Wednesday, July 20, 2005

Some things missed

The second hour of the PBS special based on Jared Diamond's book "Guns, Germs and Steel" ran last Monday night and while it was interesting, it focused too much on Pizarro's conquering of the Incas and didn't put in enough of what Diamond says in the book as to why the Europeans were so successful in other parts of the world, particularly the new world and Africa. I hope the series will remedy that in the final installment.

Basically, what Diamond pointed out is that the growth of the food production in the Middle East, led to the rise of settlements with food enough to develop a class of people who were able to make pots; forge bronze, iron, and eventually steel weapons; and develop writing systems able to carry forward the history of what worked and what didn't work. They also carried forth myths, legends, history and philosophy that helped spur the people of Eurasia into people who had the power to dominate. What the series is not pointing out is that it led to a form of government that could initiate and survive and win wars without disappearing (at least some of them) and gave the people of their times an ability and a willingness to develop an Odyssean wiliness that helped them as well. Pizarro used some of this wiliness in defeating the Inca, but that is not given much time in the series, maybe only a line or two.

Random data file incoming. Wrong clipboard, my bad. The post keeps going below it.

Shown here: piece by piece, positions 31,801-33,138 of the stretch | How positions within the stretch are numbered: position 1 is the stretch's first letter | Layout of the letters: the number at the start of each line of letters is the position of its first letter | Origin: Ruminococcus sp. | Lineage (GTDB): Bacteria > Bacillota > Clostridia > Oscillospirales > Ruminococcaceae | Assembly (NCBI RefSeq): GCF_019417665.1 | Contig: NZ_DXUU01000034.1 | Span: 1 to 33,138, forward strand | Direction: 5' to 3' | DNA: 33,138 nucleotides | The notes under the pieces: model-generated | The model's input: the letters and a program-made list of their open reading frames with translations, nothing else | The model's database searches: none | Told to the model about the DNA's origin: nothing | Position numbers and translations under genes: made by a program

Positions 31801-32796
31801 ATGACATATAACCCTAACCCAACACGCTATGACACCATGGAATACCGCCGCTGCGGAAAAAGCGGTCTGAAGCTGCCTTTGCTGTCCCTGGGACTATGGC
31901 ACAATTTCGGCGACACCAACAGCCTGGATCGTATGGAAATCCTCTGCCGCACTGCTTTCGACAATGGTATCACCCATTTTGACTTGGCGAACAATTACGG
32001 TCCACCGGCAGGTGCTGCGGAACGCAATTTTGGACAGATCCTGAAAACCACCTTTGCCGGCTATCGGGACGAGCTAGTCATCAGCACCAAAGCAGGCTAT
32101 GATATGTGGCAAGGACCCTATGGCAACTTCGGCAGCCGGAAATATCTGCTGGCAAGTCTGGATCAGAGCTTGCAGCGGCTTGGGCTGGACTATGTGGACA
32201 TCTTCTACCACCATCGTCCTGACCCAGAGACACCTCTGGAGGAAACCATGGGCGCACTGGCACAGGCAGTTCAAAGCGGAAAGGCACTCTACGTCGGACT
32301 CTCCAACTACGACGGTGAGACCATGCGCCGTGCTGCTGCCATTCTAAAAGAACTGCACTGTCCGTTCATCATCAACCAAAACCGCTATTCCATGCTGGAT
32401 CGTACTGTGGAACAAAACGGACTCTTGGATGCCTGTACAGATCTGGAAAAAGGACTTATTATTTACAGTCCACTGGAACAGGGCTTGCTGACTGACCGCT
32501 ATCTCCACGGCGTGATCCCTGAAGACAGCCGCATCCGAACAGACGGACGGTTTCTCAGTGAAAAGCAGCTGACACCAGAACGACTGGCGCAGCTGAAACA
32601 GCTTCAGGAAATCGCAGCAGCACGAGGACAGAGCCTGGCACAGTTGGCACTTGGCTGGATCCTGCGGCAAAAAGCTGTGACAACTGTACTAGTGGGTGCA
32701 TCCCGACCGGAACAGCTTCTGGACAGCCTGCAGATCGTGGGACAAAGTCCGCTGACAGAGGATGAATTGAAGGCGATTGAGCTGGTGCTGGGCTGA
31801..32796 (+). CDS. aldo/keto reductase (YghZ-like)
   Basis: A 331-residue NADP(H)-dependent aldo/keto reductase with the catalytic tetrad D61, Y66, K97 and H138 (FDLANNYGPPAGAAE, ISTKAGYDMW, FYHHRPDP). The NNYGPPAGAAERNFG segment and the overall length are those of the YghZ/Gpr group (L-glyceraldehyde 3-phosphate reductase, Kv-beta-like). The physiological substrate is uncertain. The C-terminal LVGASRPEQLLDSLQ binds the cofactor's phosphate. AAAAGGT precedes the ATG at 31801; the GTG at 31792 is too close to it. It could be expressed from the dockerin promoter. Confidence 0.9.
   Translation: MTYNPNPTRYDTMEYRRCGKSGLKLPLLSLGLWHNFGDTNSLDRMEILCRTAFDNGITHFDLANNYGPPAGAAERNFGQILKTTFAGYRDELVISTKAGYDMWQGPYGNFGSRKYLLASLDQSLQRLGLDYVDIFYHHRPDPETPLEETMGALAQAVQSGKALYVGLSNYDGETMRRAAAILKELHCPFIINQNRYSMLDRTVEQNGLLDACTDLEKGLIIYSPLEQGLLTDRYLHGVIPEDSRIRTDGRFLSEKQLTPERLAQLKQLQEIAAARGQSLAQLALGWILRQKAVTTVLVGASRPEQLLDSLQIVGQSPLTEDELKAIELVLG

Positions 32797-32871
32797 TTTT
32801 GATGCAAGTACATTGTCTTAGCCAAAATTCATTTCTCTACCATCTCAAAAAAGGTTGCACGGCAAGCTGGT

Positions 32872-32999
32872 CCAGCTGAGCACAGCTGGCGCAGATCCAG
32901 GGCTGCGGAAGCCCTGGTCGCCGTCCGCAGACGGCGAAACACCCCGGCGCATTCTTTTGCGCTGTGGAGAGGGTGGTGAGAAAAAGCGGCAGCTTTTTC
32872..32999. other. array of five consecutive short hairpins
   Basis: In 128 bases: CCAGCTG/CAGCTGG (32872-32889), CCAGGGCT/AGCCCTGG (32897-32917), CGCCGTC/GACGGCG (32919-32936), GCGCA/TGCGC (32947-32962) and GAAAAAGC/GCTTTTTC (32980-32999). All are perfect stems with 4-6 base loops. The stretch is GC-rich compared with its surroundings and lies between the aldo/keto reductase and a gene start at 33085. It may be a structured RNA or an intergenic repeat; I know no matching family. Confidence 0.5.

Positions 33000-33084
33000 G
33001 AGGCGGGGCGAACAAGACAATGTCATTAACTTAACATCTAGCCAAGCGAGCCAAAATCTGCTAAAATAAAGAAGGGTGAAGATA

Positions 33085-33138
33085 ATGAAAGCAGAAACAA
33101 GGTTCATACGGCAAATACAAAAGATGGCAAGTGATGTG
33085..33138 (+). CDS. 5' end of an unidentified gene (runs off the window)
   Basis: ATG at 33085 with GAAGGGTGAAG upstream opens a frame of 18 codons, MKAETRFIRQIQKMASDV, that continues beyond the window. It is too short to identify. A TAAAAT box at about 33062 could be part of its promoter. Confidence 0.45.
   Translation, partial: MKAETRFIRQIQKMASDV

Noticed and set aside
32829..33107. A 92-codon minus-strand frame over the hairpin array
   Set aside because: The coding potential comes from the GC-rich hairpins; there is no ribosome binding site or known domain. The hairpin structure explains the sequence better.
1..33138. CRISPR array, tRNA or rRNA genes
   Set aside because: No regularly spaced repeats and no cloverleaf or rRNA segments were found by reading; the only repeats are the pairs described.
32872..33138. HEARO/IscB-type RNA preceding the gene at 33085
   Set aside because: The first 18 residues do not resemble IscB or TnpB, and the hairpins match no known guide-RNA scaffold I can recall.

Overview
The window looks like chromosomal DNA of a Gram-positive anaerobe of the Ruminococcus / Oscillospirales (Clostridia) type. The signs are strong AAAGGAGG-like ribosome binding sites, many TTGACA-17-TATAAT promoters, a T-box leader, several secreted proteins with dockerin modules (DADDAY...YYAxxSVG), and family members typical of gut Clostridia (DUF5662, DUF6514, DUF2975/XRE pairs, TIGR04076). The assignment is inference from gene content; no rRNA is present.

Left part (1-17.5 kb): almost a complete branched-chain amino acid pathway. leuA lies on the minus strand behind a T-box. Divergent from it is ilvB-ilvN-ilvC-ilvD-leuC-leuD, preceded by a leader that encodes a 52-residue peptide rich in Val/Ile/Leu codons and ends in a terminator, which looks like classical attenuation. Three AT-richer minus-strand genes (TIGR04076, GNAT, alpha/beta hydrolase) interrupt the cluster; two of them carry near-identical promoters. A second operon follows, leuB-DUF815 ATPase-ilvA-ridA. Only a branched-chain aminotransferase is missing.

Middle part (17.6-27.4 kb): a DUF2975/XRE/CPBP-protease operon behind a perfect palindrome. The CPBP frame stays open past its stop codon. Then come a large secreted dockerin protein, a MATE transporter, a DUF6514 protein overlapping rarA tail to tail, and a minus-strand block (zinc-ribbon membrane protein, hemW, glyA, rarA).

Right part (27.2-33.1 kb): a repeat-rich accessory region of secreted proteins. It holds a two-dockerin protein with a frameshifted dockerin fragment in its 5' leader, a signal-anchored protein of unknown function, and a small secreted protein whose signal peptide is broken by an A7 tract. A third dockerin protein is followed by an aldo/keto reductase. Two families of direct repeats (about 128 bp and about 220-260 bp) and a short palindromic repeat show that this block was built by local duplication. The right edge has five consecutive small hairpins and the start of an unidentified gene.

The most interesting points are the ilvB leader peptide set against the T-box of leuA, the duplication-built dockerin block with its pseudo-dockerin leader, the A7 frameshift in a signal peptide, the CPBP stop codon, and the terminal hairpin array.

The series does, however, spend some time illustrating how the germs to which Eurasians gained some immunity through their constant exposure to the domestic animal herds from which the diseases arose were able to survive the smallpox and other epidemics, including measles and tuberculosis, that wiped out a majority of native Americans from the moment of first exposure. It doesn't point out, however, at least not strongly, that the epidemics preceded the European and that many of the villages and towns of the Mississippian culture were empty long before the first European walked there. The diseases had spread to rapidly through the Indian tribes that they spread the germs.


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